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TWO FREE PAINTERLY PHOTOSHOP ACTIONS TO TRY OUT

Watercolor image of a tower in Edinburgh, Scotland.

This week as I was working on finding some interesting ways to use Photoshop to paint, two people came out with free actions that can really give your images painterly looks. Thought I would do a quick share as I continue on my other quest of finding good brushes for drawing and painting with Photoshop. The above image is from Edinburgh, Scotland – below is a sepia tone effect.

Sepia tone image of a building in Edinburgh, Scotland

Watercolor Artist – Photoshop Action Set

Recently Adobe Create Magazine sent out links to a free action by Nuwan Panditha (also known as Black Null) – it contained an action set (Setup and Watercolor Artist actions), 20 watercolor brushes (all kinds of regular and splatter brushes), 5 patterns to use with your watercolor (or any) images, and a 7-page PDF Guide on how to load and use all the included items. This version is an update from the one I wrote about in my Trying Out the Free Watercolor Action from Adobe – Pretty Nice! a couple years ago. The information and steps in my older blog still apply to this newer version. Use the nice PDF guide supplied which has good advice on how to make the action work smoothly.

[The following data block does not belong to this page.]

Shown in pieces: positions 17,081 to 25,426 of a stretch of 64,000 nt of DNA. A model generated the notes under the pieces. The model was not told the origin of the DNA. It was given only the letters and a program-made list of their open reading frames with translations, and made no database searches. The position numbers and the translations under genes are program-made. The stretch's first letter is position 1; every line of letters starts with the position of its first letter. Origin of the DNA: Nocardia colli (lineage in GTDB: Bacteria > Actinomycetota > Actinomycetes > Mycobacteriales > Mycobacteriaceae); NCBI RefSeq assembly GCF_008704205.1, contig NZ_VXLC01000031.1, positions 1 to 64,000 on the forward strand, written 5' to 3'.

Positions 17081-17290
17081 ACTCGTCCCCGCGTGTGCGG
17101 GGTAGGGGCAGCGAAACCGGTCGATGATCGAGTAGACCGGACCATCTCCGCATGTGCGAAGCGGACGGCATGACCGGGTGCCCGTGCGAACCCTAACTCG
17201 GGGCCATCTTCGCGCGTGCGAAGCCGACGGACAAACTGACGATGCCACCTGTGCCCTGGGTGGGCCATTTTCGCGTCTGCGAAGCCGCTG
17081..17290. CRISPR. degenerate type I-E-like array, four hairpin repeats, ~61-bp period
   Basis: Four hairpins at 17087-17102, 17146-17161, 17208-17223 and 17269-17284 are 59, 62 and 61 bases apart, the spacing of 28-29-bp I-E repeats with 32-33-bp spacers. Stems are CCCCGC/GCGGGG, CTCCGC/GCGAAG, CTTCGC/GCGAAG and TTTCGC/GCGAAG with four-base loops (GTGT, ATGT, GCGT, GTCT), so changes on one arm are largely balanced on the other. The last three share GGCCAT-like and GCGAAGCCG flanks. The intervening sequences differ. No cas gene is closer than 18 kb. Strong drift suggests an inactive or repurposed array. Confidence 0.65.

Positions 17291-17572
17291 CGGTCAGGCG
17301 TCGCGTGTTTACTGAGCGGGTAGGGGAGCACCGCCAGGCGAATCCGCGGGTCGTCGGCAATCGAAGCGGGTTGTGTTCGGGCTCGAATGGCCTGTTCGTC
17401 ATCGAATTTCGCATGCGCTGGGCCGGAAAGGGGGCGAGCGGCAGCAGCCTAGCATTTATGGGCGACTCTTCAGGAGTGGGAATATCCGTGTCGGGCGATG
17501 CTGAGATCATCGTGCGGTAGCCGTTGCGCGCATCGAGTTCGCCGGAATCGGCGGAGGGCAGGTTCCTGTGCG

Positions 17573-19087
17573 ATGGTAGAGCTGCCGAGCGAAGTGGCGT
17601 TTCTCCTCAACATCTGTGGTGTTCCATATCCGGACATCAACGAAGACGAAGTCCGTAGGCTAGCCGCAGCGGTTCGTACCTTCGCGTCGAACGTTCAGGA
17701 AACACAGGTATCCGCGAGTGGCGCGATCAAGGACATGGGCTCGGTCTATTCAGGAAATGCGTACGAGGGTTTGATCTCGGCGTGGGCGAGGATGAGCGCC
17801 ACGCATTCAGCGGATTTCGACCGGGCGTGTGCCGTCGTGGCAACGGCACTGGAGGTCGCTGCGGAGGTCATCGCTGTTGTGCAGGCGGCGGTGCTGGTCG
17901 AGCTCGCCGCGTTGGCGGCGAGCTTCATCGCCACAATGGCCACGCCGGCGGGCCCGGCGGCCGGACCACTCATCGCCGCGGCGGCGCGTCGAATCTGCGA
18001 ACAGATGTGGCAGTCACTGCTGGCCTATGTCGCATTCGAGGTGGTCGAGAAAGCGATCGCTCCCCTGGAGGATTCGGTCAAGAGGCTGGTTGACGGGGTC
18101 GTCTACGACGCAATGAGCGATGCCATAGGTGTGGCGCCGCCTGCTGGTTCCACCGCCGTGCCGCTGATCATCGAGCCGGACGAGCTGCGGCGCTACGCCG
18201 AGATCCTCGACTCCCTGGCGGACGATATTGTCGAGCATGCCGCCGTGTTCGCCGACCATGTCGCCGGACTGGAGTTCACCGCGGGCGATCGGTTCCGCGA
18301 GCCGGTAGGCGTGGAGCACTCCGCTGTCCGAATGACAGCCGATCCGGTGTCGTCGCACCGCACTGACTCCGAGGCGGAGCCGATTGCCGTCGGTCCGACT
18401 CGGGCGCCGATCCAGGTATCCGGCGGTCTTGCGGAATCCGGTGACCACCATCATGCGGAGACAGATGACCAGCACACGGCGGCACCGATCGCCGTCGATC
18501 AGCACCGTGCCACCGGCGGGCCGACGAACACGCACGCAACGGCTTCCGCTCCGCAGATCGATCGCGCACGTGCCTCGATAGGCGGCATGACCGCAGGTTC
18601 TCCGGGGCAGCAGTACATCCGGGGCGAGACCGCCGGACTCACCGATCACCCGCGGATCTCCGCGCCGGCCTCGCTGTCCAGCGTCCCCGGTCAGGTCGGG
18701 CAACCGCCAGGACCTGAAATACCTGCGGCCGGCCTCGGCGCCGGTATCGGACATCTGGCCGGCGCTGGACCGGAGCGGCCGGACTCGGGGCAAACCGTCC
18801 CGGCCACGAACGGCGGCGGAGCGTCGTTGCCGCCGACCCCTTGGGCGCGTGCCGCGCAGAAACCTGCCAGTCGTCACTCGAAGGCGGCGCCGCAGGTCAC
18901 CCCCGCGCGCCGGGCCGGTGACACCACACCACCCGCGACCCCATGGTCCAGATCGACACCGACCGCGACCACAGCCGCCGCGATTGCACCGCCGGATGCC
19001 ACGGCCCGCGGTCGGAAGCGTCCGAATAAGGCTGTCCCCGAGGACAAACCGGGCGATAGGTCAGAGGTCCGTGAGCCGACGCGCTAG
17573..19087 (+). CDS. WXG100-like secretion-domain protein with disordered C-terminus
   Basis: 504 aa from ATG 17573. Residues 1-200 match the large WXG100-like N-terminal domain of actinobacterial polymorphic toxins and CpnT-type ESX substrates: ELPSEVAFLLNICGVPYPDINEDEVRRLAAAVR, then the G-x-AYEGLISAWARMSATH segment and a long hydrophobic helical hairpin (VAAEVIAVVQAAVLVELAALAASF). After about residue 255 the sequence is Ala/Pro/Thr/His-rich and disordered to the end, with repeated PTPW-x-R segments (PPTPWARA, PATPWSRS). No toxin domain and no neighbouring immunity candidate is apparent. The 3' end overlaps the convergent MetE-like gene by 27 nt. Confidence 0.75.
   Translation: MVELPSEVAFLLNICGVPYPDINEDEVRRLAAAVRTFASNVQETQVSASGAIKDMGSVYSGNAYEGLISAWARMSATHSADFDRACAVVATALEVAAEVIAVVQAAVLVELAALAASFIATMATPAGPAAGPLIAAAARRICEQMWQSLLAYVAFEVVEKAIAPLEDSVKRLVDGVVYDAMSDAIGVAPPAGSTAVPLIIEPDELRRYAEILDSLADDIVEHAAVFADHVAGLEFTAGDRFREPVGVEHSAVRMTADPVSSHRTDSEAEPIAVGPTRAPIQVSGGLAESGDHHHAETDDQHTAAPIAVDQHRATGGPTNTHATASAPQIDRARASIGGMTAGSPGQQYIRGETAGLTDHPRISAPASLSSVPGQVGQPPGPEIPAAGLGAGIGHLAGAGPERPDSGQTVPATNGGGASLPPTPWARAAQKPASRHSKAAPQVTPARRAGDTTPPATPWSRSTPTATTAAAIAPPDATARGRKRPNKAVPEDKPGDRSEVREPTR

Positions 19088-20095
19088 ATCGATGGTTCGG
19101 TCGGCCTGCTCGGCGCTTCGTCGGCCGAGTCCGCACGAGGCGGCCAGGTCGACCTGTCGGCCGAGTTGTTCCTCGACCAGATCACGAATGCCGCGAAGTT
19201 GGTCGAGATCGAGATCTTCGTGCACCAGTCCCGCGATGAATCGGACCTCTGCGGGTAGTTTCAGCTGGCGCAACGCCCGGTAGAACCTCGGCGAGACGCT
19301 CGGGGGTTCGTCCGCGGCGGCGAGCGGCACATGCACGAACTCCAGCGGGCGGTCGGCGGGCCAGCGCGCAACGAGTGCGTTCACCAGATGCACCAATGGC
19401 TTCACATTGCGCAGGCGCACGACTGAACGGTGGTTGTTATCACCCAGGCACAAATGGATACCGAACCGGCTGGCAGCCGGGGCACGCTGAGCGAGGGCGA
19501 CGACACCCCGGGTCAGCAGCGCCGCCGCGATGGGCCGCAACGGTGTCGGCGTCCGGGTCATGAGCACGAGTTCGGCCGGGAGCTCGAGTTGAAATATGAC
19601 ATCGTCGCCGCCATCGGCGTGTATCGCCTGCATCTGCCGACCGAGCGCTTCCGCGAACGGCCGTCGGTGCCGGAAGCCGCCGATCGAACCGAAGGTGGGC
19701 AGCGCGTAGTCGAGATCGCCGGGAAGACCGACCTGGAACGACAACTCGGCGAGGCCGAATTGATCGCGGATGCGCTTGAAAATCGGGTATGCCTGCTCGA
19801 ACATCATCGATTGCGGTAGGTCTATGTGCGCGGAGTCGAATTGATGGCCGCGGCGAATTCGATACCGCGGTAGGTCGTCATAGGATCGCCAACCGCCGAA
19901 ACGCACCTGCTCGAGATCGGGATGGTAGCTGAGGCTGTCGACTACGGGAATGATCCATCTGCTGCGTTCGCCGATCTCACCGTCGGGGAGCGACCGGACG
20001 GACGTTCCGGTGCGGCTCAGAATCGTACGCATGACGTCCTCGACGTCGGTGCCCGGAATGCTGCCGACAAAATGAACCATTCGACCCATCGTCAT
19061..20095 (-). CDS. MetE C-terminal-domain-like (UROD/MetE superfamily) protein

There were a few issues with the action that need to be addressed. Make sure you stay within the image size parameters or your document will be huge. My file still came out to over 1.8 gigabytes – that is too much for my computer to give really good response time for detail work so I ended up having to delete layers that I did not use – the finished file was almost 1 gig. Also, it took several minutes to run – like up to 5 minutes. The author says he ran the action with a 5,000 pixels for Width and Height, but he recommends using 3,000 to 3,500 pixels. Make sure your image has some detail in it and is not all black or white. The Brush and Art History Brush parameters are listed in his very helpful PDF file. My files were set to 2493 width by 3256 Height and 300 ppi resolution.

Several layers were added after running the action to add in more of the watercolor feel. The furnished Watercolor Artist Wet and Wash brushes were used to supplement the color in the top image – these brushes are all pretty nice watercolor brushes. A Color Lookup Table was selected, a border effect was painted in, and a few flowers were added in with a Pattern Stamp Brush from Jessica Johnson using a pattern created from part of the flowers already in the image. (I can’t believe how often I use these flower brushes for filler areas.) You can do anything you want to your image after the original strokes are laid down. A pretty easy way to practice your painting!